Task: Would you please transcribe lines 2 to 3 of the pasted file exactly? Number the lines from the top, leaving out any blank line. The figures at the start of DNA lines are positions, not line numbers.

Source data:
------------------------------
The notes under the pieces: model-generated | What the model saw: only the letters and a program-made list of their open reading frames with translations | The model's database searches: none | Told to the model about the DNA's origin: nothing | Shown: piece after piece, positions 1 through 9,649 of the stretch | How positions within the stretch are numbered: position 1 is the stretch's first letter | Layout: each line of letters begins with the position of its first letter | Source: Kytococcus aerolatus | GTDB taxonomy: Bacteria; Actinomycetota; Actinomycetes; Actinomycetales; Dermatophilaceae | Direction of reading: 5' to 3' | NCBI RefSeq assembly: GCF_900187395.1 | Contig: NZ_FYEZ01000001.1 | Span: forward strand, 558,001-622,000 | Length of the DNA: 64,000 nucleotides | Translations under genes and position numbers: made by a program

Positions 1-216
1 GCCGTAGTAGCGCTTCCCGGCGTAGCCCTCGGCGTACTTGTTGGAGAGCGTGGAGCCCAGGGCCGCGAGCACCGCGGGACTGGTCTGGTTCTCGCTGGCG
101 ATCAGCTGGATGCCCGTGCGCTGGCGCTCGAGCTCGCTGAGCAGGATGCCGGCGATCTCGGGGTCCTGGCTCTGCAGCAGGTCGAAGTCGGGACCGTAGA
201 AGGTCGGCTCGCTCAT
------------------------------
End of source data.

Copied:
Positions 1-216
1 GCCGTAGTAGCGCTTCCCGGCGTAGCCCTCGGCGTACTTGTTGGAGAGCGTGGAGCCCAGGGCCGCGAGCACCGCGGGACTGGTCTGGTTCTCGCTGGCG